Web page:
All isolates obtained from asymptomatic tissues on different hosts that were classified as G. mangiferae caused symptoms in guava fruits, even though some references report that G. psidii species is responsible for the guava fruit rot [3]. Assuming that the patogenicity tests and classification in species by ITS1-5.8S-ITS2 DNA sequence are reliable methods, there are strong evidences that G. psidii and G. mangiferae are either the same species or they are conspecific. Banana and eucalyptus plants present the same conditions. Literature review shows these two species plant as hosts of G. musae and G. eucaliptorum, where they supposedly cause spots on leaves [22, 23]. Recently, the identity of the casual agent of freckle disease of banana was investigated and based on morphological and molecular data from a global set of banana specimens it was found that several species were associated with the disease [24]. These authors introduced P. maculata as the new name of G. musae, and named P. musarum to represent a distinct species from India and Taiwan, as G. stevensii is confirmed as distinct species from Hawaii and G. musicola from northern Thailand was shown to contain different taxa. The same authors described P. cavendishii as a new, widely distributed species, appearing primarily on Cavendish, but also on non-Cavendish banana cultivars. It is also true that the increase in the number of new species introduced is largely a result of the widespread use of DNA sequence data, but is also due to the exploration of new geographic regions and habitats [25]. But in our work, the isolates obtained in banana and eucalyptus were classified as G. mangiferae and caused fruit rot symptoms when inoculated in guava, but none symptom was induced in citrus fruits.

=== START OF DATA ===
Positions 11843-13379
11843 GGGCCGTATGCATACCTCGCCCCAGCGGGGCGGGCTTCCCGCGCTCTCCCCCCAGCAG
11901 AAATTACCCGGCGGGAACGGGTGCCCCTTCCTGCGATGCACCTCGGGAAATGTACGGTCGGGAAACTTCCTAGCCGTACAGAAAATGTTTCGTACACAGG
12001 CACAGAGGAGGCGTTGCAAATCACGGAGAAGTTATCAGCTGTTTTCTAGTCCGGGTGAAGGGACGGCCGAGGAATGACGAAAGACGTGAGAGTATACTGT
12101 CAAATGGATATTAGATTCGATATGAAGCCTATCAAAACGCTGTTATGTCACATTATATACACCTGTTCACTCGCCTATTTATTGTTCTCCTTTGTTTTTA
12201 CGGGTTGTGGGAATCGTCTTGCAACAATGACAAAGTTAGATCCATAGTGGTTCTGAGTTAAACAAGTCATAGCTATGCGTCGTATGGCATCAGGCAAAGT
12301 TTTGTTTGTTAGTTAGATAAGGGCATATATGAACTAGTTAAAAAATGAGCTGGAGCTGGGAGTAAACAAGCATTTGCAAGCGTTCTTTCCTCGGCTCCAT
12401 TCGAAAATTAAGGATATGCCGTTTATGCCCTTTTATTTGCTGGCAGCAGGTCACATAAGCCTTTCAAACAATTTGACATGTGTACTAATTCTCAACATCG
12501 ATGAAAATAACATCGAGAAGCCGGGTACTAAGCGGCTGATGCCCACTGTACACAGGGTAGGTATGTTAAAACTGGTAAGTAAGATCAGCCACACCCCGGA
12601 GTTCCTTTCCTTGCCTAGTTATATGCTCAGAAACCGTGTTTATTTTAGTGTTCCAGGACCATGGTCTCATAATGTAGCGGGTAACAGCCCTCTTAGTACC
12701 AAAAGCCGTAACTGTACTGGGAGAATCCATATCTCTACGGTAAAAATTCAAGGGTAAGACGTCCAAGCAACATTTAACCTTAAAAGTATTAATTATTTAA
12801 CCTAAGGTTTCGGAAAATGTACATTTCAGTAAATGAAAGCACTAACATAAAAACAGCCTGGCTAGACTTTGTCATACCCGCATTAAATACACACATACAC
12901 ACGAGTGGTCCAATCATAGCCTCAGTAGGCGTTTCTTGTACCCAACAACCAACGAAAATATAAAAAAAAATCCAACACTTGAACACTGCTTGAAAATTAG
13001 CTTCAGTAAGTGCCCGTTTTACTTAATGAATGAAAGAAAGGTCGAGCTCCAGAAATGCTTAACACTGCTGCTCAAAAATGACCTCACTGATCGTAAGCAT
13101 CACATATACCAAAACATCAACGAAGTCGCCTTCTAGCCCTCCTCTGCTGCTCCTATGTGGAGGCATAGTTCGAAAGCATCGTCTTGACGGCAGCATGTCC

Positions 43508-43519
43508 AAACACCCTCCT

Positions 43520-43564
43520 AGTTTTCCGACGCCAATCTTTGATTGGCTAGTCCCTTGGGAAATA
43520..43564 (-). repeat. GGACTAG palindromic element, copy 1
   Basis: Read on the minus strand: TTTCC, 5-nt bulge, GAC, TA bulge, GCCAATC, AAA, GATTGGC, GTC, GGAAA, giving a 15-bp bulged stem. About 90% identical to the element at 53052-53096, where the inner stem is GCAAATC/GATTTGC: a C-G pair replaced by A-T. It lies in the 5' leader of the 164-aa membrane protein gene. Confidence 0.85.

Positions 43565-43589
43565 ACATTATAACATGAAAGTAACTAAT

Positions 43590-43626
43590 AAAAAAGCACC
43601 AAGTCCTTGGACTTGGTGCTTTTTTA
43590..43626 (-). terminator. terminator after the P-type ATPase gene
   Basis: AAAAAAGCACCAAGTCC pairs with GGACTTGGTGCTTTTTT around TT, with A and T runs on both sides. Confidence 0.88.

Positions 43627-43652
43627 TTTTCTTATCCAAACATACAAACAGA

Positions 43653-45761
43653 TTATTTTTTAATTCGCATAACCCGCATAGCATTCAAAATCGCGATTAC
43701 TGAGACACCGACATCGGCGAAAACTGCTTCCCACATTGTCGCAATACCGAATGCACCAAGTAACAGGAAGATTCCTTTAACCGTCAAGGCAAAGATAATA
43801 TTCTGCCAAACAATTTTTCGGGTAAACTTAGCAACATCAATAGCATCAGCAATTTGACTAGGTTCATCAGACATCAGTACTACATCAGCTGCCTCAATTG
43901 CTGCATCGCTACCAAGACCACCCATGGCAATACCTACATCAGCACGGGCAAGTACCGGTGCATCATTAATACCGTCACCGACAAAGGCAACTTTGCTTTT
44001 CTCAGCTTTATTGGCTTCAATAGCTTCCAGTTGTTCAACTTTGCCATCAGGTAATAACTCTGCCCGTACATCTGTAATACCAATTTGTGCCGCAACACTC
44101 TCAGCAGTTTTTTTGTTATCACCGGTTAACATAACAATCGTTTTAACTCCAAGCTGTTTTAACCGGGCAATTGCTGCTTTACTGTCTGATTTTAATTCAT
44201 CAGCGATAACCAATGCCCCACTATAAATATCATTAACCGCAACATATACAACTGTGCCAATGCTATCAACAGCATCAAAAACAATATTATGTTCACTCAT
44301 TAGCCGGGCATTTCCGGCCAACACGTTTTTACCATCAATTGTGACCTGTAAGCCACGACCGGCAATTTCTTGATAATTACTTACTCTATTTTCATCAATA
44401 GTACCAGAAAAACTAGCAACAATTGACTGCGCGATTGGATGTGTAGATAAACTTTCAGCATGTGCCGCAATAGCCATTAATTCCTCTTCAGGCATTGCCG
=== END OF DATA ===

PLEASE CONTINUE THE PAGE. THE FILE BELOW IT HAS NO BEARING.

As all of G. mangiferae isolates obtained in citrus, mango, banana, Surinam cherry and Brazilian grape tree has caused the same symptoms of fruit rot in guava, this could supports the idea that probably all isolates belongs to the same species that is spread on different hosts. Considering that it is frequent the same organism to receive different name according the host, it is probable that this also occurs with G. mangiferae. Despite the fact that molecular markers evidenced the presence of genetic diversity among G. mangiferae isolates from this study, this can be credited to intraspecific variations, possibly as a response to host selection pressure, mainly because the original hosts belong to different botanical Families and Genera, and not because the isolates are from different species.

We believe that this could be supported by the pathogenic tests, at least for citrus and guava plants.